- All Best Essays, Term Papers and Book Report

African Masks: The Art of Disguise

Essay by   •  September 4, 2011  •  Study Guide  •  345 Words (2 Pages)  •  2,519 Views

Essay Preview: African Masks: The Art of Disguise

Report this essay
Page 1 of 2

African Masks: The Art of Disguise

I. Who or what did you see and learn?

Last week, I had the opportunity to see the fascinating exhibit named African Masks: The Art of Disguise, an exhibition of seventy-two sub-Saharan African masks, dating from the 19th Century up to 2002, at the Dallas Museum of Art.

The exhibit shows the meaning and the use of the African masks. I saw masks from Angola, Benin, Cameroon, Congo, Côte d'Ivoire, Guinea, Liberia, Nigeria, and Tanzania.

I learned five basic things:

1) African masks are divided in two groups: male and female.

2) African masks are sub-divided in four sections: masquerades, human disguise, composite disguise, and animal disguise. The exhibit is called "The Art of Disguise," because masks were worn with full-body costumes that often disguised the human shape underneath.

3) African masks are made using different materials, such as wood, textiles, animal skin, beads, horns, shells, bird feathers, fiber, human hair, and semi-precious stones. Also, they are made in different styles and sizes, depending of who and how they are going to be used.

4) African masks were used for different reasons including spiritual and funerary ceremonies, as well as to intercede in community and familiar conflicts.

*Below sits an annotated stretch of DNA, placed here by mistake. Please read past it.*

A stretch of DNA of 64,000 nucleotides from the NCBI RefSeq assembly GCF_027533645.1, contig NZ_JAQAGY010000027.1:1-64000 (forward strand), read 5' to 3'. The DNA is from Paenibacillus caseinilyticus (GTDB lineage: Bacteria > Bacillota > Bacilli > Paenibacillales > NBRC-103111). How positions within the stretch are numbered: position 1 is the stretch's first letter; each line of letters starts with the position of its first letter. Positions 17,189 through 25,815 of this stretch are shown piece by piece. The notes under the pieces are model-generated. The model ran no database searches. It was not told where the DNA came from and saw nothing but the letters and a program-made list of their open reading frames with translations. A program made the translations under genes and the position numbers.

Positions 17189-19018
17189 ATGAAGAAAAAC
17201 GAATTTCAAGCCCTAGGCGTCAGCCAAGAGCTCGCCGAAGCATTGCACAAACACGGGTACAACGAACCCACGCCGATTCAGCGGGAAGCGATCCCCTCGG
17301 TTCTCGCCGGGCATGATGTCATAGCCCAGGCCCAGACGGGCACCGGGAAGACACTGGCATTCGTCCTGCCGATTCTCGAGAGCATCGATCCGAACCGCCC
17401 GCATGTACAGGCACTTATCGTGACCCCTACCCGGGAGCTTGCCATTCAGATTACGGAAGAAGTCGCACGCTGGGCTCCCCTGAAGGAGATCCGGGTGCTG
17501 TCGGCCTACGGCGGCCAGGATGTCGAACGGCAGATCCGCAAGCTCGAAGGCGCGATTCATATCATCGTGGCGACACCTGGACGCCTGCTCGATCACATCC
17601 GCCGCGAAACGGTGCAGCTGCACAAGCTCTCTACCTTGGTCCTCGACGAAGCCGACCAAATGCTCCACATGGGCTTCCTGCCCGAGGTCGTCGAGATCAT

5) Most African masks were made and worn by men.

II. What did you think about the event or program?

I thought the exhibit was fascinating and very interesting. It was a great educational opportunity to learn about African cultures.

Moreover, the video performances made the exhibition more realistic, showing the dancers wearing their masks and their costumes. Every mask on display has a purpose and a story behind it. D'mba (Baga, Guinea) is a great example. This mask represents a Great Mother and symbolizes mature femininity; her large flat breasts indicate that she nursed many infants during her life time, nurturing them with her life-giving milk. D'mba is always a welcome site at births. I felt touched by this mask in a very special way because it symbolizes the love of a mother for her children and the way she devotes her life to them. This is an exhibit that should not be missed.



Download as:   txt (2.1 Kb)   pdf (55.1 Kb)   docx (9.5 Kb)  
Continue for 1 more page »
Only available on